There's no time like the end of the year to get your financial ducks in a row. If things went a little off-track this year, here's some tips on how to regain control including how to reduce your spending, manage any debts and make your money work harder. A few changes could help you start the new year on a firm financial footing.
Starting tracking your spending now to hit next year's goals
It's easy for spending to creep out of control if you don't keep an eye on it. Know your budget, and monitor your spending. This is especially true over the festive season, when there are lots of extra costs to take into account and we get paid earlier so have to make the money last six weeks instead of four. Whether it's using your bank statement, a notebook, a spreadsheet or a free budgeting app for your computer or smartphone.
This will help you to understand your current spending habits and where savings can be made.
Pay less tax
There are ways to reduce the amount of tax you pay without breaking any rules. Are you buying a bike? If your employer offers a Cycle to Work scheme the cost of the bike can be deducted from your salary before tax, which means you'll pay less Income Tax and National Insurance on your earnings. The cost can also be spread out over a number of months.
If you work at home, voluntarily or by choice, did you know that you can claim tax relief for phone calls and utilities?
Also, switching to a car with lower emissions and you will pay less in Vehicle Excise Duty, or switch to an electric car and pay none.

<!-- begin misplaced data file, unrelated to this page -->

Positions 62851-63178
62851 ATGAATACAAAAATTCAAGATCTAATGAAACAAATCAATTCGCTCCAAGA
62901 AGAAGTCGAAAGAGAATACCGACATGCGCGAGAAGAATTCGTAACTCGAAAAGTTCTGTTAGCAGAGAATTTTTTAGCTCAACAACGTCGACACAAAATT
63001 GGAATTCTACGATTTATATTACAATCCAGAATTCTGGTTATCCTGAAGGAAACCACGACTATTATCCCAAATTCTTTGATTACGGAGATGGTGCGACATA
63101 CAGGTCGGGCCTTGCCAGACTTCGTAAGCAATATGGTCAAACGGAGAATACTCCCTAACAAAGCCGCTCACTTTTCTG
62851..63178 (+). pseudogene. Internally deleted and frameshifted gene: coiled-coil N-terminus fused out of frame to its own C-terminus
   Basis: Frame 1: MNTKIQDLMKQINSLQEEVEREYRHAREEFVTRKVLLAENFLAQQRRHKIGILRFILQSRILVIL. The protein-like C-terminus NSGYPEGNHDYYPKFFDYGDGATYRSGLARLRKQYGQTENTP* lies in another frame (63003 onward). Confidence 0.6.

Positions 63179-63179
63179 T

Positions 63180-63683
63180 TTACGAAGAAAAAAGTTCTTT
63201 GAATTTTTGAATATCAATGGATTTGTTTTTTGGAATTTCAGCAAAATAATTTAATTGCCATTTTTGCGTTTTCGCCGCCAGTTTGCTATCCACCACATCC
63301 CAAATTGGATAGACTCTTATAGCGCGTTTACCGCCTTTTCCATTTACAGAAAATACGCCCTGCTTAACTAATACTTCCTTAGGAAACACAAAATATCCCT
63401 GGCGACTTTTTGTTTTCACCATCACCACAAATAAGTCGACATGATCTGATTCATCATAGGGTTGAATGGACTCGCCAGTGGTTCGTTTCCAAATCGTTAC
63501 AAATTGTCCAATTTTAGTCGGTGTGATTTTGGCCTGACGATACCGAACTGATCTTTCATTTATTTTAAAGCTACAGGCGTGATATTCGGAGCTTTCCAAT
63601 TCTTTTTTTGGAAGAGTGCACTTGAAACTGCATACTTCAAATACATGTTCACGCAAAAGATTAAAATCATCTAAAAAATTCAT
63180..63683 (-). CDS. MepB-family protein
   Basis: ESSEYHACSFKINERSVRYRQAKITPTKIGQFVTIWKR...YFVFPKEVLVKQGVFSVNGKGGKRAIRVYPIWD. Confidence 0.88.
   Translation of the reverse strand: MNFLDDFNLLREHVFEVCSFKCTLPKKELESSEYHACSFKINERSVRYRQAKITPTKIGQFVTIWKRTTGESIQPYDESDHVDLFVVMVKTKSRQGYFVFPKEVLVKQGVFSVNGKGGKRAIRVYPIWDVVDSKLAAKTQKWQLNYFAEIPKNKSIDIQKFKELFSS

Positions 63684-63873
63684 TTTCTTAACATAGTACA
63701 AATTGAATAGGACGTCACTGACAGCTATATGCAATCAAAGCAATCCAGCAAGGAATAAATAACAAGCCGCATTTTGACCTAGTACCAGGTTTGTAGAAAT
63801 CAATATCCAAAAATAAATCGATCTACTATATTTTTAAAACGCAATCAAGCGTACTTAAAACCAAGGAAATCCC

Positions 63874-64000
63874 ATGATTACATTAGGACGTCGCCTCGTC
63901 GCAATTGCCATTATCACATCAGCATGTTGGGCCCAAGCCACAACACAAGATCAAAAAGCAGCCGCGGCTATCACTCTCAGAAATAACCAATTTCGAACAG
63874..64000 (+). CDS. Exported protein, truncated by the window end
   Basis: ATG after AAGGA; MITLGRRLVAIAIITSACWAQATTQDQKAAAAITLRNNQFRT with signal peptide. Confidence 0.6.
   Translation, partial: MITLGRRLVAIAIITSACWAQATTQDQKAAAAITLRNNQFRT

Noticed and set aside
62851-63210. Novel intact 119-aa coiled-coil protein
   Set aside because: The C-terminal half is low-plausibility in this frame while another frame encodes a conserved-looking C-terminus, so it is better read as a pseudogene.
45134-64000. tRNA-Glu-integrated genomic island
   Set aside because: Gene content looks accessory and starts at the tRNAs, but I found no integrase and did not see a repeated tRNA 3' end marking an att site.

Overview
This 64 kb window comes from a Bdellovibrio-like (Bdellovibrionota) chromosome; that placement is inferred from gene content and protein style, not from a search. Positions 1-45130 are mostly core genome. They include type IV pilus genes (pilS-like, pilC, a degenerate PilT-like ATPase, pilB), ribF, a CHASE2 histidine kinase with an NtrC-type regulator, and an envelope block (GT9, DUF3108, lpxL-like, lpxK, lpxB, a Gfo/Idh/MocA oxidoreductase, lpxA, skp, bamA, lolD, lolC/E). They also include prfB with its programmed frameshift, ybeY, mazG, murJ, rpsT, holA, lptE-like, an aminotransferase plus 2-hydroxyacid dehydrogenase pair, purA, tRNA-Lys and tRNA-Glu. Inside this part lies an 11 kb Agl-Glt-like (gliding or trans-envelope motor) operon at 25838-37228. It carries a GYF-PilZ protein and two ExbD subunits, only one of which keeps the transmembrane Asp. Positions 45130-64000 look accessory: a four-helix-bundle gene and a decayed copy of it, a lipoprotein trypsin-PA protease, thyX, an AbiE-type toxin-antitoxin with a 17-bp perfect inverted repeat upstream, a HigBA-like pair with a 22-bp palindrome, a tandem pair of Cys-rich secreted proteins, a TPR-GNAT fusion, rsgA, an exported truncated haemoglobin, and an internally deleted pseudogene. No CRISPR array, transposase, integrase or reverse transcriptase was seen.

If you're married, and one of you is not working, or earning enough to pay tax, then you can benefit from the marriage allowance.
The lower earner can transfer any unused tax-free Personal Allowance to their higher earning partner, this saves up to £250 in tax.
Take control of your debt
Half of all workers in the UK are borrowing to meet their basic financial needs. If you're in this group, and you have some debt to repay, explore ways to speed up your repayments or get a better rate for a fresh start next year.
If you have a credit card you could save money by switching to an interest-free card, especially if you can pay the total down during the interest-free period. But make sure you do, because failure to do so will result in your debt growing further. Many banks and credit card providers offer 0% on balance transfers for the first year, so you could move the old debt to a new card and save money.
Where possible, start by paying down debts whi that are charging the highest interest whilst being careful to avoid any early payment penalties.
It can work out cheaper to consolidate your debts with a fixed rate loan.
Make your savings work for you
If you're going through the effort to build up your savings, then you want to make sure that you're getting the most out of them. Individual Savings Accounts (ISAs) offer tax-free interest and returns. Check the details of what's offered and see if you can get a better deal.
Here are some practical next steps to getting your finances in order:
Check your budget using our calculator
Look at lower-cost loans or interest-free options on credit cards as a way of managing your debt repayments.
Put your savings in a higher-interest account.
Don't try to go too extreme with any changes. Small improvements over time are a more sustainable way to make changes to your financial habits than trying to improve everything at once.
Our articles cover a wide range of mainstream financial products and employee benefits. Terms and conditions of each product may vary depending on your provider. Please ensure you check the specific terms and conditions of any financial products and employee benefits available to you from your employer.